360 Speaker Series: Phyllida Barlow

in conversation with Tyler Green

May 30, 2015

British sculptor Phyllida Barlow employs commonplace materials—wood, plaster, concrete, cardboard, and strips of colorful cloth or tape—in extraordinary, monumental, ramshackle, hand-built structures that expound a dizzying array of novel sculptural forms.

The Nasher’s ongoing speaker series features conversations and lectures on the ever-expanding definition of sculpture and the minds behind some of the world’s most innovative artwork, architecture, and design.  

Phyllida Barlow

Phyllida Barlow’s towering, bulky accumulations of matter, as the artist puts it, “elbow their way into the room,” filling the space and looming over viewers.” Recent projects at the Tate Britain in London and the New Museum in New York have showcased the prodigious talents of the now 70-year-old Barlow, who, after a distinguished teaching career at the Slade School of Art in London, is finally enjoying the broad international recognition her work has long deserved. 

Barlow speaks in conjunction with a major exhibition of her work at the Nasher Sculpture Center. Organized by the Nasher’s Chief Curator Jed Morse.

Tyler Green

Tyler Green is the producer and host of The Modern Art Notes Podcast, America's most-listened to program about art. He is also writing a biography of artist Carleton Watkins that will detail the leading role Watkins played in the emergence of Westerners as major contributors to post-Civil War American culture, science and more. It will be published by University of California Press. Previously, Green edited and wrote Modern Art Notes, the first and most prominent single-author website about art. In 2014, the U.S. chapter of the International Association of Art Critics (AICA-USA) awarded Green and Modern Art Notes one of its two inaugural awards for art criticism. The award included a citation for The MAN Podcast.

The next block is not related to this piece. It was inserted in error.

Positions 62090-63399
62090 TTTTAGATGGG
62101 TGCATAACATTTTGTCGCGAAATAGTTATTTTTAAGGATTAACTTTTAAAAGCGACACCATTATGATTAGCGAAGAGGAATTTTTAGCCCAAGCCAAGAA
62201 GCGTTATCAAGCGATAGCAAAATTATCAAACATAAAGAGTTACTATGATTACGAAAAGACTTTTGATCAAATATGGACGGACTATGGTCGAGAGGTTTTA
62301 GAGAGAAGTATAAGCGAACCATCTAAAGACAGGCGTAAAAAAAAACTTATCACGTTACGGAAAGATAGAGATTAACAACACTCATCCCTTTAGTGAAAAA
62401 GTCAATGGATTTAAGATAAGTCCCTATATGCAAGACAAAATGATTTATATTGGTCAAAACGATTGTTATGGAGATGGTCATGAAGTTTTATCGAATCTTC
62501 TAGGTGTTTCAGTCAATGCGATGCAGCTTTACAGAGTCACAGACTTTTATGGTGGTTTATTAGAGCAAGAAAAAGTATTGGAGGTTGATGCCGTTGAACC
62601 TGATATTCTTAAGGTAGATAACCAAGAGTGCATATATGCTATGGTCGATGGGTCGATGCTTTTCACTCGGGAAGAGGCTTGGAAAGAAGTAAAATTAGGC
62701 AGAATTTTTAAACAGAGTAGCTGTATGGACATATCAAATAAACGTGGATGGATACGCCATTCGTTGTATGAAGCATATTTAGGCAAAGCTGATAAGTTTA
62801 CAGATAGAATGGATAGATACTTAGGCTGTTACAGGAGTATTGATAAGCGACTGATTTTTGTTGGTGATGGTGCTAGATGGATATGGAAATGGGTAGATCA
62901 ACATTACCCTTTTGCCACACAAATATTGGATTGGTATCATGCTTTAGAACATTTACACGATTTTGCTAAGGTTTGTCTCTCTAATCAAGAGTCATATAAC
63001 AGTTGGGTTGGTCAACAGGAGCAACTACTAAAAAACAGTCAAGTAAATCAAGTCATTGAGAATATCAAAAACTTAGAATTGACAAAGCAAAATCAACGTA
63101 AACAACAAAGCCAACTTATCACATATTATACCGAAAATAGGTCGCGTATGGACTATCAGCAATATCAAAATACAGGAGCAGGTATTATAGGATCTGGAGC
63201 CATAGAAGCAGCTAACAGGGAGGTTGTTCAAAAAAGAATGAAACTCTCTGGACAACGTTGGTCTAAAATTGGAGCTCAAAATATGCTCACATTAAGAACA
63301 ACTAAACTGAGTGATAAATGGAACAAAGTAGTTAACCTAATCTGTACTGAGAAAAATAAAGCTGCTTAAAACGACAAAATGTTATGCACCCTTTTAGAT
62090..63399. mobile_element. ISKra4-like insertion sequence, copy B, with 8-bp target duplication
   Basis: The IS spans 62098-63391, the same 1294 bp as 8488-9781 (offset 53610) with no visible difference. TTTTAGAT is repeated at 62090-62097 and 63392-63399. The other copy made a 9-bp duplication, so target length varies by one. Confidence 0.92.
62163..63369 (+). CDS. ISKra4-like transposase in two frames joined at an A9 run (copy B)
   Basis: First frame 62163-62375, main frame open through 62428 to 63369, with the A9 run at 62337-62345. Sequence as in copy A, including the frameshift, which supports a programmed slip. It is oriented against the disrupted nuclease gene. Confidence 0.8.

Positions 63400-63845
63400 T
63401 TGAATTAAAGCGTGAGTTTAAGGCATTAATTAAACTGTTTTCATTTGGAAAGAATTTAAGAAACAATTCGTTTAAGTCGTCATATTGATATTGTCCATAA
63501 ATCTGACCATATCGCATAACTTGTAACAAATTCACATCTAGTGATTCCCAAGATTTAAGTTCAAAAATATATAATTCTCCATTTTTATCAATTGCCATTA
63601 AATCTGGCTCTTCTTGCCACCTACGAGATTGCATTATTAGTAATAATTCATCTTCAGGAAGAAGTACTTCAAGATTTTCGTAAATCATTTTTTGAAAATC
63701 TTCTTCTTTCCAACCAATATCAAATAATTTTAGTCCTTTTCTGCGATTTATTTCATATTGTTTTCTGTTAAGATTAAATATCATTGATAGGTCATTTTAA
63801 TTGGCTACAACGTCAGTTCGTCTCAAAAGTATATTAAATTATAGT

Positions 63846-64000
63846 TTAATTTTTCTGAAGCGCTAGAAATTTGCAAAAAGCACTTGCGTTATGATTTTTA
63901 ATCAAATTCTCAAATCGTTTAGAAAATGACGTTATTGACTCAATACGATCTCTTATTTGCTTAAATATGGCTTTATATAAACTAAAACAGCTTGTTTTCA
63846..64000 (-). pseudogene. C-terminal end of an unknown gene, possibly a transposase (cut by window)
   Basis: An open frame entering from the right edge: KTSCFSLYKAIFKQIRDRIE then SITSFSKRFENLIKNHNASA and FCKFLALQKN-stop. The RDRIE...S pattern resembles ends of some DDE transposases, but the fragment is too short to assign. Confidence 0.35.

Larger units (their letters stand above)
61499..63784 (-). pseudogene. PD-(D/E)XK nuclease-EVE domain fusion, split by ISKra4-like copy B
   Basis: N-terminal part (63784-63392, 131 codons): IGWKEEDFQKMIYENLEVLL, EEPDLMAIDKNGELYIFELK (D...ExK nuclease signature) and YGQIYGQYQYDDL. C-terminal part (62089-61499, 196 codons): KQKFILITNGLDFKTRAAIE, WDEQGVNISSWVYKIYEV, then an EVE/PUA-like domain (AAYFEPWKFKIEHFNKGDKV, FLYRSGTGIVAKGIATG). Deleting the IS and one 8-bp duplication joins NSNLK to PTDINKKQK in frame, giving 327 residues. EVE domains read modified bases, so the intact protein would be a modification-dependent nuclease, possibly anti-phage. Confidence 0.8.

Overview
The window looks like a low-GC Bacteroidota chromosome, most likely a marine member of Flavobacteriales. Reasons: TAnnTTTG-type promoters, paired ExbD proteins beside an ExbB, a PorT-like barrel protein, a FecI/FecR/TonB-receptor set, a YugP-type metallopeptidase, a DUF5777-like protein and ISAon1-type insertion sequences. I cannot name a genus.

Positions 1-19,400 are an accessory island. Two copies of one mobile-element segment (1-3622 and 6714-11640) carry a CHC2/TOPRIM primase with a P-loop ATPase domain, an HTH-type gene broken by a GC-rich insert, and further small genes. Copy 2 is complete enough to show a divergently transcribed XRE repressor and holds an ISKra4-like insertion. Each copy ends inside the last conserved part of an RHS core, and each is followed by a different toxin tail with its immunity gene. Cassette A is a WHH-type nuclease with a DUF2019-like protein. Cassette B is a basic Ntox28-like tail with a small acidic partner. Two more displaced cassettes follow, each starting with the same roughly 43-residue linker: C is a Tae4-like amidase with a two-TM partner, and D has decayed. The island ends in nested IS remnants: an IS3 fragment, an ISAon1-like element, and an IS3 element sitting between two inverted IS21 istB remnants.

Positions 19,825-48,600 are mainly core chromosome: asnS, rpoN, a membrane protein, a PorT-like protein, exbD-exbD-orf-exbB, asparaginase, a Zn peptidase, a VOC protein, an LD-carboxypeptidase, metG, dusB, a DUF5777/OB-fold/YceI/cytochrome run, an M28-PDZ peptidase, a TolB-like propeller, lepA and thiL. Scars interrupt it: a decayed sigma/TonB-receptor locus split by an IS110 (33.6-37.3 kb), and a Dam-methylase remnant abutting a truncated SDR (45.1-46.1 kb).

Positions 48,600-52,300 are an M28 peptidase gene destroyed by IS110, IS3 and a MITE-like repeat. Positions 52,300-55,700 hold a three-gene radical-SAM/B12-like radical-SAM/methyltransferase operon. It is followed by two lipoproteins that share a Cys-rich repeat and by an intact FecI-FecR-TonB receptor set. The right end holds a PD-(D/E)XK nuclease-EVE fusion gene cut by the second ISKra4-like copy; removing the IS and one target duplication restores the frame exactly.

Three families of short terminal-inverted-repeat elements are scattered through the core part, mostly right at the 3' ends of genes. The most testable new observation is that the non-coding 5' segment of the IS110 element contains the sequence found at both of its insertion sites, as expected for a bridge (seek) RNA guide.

Sponsors

Support for the 360 series is underwritten in part by Sylvia Hougland, in honor of her husband, Curtis Hougland.

Supported in part by: City of Dallas, Office of Cultural Affairs

Media Partner: Glasstire